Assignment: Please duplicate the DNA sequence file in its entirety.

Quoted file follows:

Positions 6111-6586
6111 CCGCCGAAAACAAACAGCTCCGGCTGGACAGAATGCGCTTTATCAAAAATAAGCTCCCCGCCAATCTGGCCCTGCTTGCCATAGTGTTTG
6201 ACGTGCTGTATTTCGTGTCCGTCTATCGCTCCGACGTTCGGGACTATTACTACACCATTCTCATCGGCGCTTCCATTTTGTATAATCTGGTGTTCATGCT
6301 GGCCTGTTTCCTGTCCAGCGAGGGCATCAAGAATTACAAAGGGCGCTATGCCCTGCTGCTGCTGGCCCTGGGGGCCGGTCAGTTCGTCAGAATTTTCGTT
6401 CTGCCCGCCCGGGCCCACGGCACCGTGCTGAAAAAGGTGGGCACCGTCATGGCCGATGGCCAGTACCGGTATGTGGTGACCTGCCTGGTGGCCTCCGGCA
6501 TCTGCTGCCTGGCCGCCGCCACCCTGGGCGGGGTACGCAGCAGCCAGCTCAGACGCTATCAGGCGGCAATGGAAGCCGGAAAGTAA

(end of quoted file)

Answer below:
Positions 6111-6586
6111 CCGCCGAAAACAAACAGCTCCGGCTGGACAGAATGCGCTTTATCAAAAATAAGCTCCCCGCCAATCTGGCCCTGCTTGCCATAGTGTTTG
6201 ACGTGCTGTATTTCGTGTCCGTCTATCGCTCCGACGTTCGGGACTATTACTACACCATTCTCATCGGCGCTTCCATTTTGTATAATCTGGTGTTCATGCT
6301 GGCCTGTTTCCTGTCCAGCGAGGGCATCAAGAATTACAAAGGGCGCTATGCCCTGCTGCTGCTGGCCCTGGGGGCCGGTCAGTTCGTCAGAATTTTCGTT
6401 CTGCCCGCCCGGGCCCACGGCACCGTGCTGAAAAAGGTGGGCACCGTCATGGCCGATGGCCAGTACCGGTATGTGGTGACCTGCCTGGTGGCCTCCGGCA
6501 TCTGCTGCCTGGCCGCCGCCACCCTGGGCGGGGTACGCAGCAGCCAGCTCAGACGCTATCAGGCGGCAATGGAAGCCGGAAAGTAA